The key is in preparation and methodology. If a preacher is well prepared and can speak even reasonably well, the congregation should be able to remain attentive for as long as it takes. Boring sermons are usually the result of poor preparation, or worse, no preparation, thus a preacher enters the pulpit and rambles on, "preaching" whatever comes to mind. A good preacher will present the biblical text, explain what it means at a level and depth that is compatible with his hearer's undestanding, will adequatley illustrate what he's saying, and will then apply the meaning of the text in a way that is clear, direct, and gives a course of action that his hearers can follow. One of the best contemporary examples of this that I listen to regularly is Ravi Zacharias. Listen to one of his sermons sometime. He can preach for 40-45 minutes and thanks to his fervour, illustration, and directness that 45 minutes feels like 15. One of my homiletics professors gave what I consider to be good advice: one ought normally to preach for about 30 minutes, but for the listener it should feel like 15 or 20. I regularly listen to recordings of my sermons to make sure that I'm doing this.

I write out a manuscript every week. It helps me stay on task in the pulpit by keeping me organised and on point. I know that without a manuscript or very clear notes I'll forget and leave something out or I'll tend to ramble or repeat myself. There are some, I think relative few of us, who can preach extemporarily and stay on task, but those that do are able to do so because they spend many hours during the week exegeting their passage, studying, and thinking on it.

If the preacher is well prepared, organised, staying on topic, and most of all preaching the Word, not his own ideas, the congregation should never be bored. The Word needs to be preached to bring the unrepentant to faith and to educate and edify the converted. Sunday morning worship's primary goal should be to glorify God and edify the saints and so we shouldn't be shy about serious exposition, however long it takes, during that time. We certainly need to provide for other times of Bible teaching during the week, but the fact is that there are many, perhaps most, who will only come to the church on Sunday, and so this needs to be our primary focus. Our people should be hungry for the Word of God. If they aren't there's something seriously wrong.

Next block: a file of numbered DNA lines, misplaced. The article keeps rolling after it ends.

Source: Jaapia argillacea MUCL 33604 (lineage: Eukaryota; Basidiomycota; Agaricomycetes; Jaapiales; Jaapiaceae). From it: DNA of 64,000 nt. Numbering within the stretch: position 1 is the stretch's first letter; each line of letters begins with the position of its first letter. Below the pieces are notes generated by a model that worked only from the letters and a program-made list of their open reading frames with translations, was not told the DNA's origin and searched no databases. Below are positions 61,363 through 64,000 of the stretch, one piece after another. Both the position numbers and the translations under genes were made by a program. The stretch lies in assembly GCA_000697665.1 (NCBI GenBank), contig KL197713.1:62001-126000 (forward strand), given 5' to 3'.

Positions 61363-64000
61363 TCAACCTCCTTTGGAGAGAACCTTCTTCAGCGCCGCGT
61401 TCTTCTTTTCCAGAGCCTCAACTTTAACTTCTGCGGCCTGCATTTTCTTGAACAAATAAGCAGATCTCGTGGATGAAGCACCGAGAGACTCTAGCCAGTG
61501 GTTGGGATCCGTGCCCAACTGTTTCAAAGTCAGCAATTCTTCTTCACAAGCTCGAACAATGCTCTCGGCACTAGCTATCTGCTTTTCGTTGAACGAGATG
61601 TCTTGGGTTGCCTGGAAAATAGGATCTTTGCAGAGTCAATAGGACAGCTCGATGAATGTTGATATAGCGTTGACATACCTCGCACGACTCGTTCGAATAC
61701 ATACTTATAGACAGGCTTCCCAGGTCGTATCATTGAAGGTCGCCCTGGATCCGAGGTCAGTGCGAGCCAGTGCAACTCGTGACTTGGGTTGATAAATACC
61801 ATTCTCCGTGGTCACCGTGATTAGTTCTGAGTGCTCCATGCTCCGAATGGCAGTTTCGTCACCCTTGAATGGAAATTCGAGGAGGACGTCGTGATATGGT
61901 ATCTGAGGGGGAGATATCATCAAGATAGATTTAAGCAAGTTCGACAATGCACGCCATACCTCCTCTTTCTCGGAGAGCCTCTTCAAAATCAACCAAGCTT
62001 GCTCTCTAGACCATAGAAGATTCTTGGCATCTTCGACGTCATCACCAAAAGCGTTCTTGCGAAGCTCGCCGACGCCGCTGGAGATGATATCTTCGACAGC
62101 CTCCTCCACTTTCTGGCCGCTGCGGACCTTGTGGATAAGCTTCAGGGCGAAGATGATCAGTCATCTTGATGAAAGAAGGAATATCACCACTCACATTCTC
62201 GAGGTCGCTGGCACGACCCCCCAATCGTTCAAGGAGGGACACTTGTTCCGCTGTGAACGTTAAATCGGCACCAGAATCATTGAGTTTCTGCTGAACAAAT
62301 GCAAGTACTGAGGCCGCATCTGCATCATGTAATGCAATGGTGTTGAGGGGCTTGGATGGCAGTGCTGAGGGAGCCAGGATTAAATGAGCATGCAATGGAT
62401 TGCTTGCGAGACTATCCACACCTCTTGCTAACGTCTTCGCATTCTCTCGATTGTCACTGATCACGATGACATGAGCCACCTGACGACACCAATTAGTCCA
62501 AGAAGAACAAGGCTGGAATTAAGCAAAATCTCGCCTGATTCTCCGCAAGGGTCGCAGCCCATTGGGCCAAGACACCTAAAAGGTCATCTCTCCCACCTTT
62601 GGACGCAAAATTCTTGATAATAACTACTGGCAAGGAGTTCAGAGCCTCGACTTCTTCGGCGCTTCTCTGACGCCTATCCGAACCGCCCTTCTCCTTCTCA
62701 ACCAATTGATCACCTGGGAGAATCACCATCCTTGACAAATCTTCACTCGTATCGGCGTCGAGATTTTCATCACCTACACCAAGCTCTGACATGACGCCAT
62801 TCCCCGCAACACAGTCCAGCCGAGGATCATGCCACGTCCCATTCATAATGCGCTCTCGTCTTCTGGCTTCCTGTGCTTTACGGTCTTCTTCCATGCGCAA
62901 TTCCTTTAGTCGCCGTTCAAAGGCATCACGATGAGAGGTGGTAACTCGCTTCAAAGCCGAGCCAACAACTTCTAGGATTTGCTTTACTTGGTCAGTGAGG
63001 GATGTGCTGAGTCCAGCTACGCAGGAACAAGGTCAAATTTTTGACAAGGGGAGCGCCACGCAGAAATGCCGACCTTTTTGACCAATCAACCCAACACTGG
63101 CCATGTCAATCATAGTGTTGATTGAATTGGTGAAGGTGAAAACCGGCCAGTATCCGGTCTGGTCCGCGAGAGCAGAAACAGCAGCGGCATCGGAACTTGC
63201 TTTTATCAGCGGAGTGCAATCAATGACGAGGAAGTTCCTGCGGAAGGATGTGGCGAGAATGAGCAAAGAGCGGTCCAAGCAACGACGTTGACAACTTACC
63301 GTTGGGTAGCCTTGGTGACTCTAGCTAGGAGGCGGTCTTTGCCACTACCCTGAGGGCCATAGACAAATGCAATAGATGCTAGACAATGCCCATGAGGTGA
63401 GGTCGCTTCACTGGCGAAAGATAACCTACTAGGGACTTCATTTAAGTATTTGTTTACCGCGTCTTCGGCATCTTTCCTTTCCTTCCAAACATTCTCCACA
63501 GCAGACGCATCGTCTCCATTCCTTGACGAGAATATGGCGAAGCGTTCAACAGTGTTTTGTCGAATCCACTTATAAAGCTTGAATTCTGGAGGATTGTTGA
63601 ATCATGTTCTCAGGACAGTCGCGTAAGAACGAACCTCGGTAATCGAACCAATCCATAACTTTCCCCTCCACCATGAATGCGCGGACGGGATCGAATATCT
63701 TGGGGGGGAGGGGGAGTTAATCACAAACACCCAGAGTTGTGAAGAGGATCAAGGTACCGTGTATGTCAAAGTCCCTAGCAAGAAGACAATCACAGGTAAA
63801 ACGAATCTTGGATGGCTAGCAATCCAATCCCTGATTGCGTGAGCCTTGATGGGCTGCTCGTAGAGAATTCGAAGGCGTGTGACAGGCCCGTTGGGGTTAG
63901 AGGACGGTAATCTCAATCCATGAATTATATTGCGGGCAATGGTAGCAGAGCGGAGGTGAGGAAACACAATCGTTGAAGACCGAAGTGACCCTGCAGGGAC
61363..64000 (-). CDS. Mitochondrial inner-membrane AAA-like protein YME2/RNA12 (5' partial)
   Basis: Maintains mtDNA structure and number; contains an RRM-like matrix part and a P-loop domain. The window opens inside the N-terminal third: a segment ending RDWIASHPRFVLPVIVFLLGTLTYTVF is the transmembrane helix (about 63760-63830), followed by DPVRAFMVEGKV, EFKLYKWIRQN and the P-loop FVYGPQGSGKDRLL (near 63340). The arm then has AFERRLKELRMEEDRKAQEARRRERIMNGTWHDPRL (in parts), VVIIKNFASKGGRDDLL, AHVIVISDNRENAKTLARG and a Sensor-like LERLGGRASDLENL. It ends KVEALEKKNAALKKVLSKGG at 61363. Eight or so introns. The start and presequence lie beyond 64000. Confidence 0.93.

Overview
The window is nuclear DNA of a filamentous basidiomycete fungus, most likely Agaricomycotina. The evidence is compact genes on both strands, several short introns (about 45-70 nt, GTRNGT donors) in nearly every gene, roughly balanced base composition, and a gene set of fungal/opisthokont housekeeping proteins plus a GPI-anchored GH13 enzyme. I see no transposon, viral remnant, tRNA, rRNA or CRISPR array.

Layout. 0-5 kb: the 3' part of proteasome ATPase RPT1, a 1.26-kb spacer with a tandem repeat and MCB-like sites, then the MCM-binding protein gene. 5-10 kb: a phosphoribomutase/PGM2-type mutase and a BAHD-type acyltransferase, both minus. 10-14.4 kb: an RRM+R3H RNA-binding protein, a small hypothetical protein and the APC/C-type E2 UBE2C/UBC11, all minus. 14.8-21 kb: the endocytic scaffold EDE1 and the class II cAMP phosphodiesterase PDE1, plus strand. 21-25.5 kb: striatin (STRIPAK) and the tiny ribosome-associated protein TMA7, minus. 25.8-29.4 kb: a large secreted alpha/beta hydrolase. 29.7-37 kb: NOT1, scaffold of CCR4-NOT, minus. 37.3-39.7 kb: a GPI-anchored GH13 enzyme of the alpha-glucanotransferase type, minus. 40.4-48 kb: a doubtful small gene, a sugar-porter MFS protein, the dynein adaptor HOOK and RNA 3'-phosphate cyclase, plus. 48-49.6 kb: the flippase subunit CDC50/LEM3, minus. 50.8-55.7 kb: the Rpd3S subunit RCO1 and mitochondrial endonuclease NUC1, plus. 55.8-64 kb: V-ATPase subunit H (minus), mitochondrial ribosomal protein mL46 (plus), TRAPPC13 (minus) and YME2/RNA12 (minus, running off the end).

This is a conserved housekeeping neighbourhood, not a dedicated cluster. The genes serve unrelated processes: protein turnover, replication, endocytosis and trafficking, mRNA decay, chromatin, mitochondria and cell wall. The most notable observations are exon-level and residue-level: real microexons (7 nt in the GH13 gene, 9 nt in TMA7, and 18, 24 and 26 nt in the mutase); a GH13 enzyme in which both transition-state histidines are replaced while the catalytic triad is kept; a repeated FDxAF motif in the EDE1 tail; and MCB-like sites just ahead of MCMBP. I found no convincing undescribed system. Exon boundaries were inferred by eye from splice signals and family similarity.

Fr. Robert Hart said...

Fr.Klock;

I hope you will drop in on us again. I welcome your comments just as I was quick to recommend your article in the Mandate. Most of us here are Anglo-Catholics, and I don't want us to lose sight of a point that you have made in your comment, and which I quote:

"I'd point out that most of the Tractarians, e.g., Pusey, Keble, Newman, were all fine expositors. Clearly part of the success of the Oxford Movement was a result of their exposition of the Word."

In the Six LittleBooks on the Priesthood by Saint John Chrysostom, we see that a high place of importance given to sound preaching is the Catholic Tradition. In modern times, the Roman Catholic Archbishop Fulton J. Sheen made a point of restoring
this priority in his book The Priest is not his own (which I reviewed for Touchstone in May 2005). He addressed the need to study the scripture and seek for the fire of the Holy Spirit. He sounded very much like an Evangelical in that section.

The point being, good biblical preaching is the Catholic Tradition.

Alice C. Linsley said...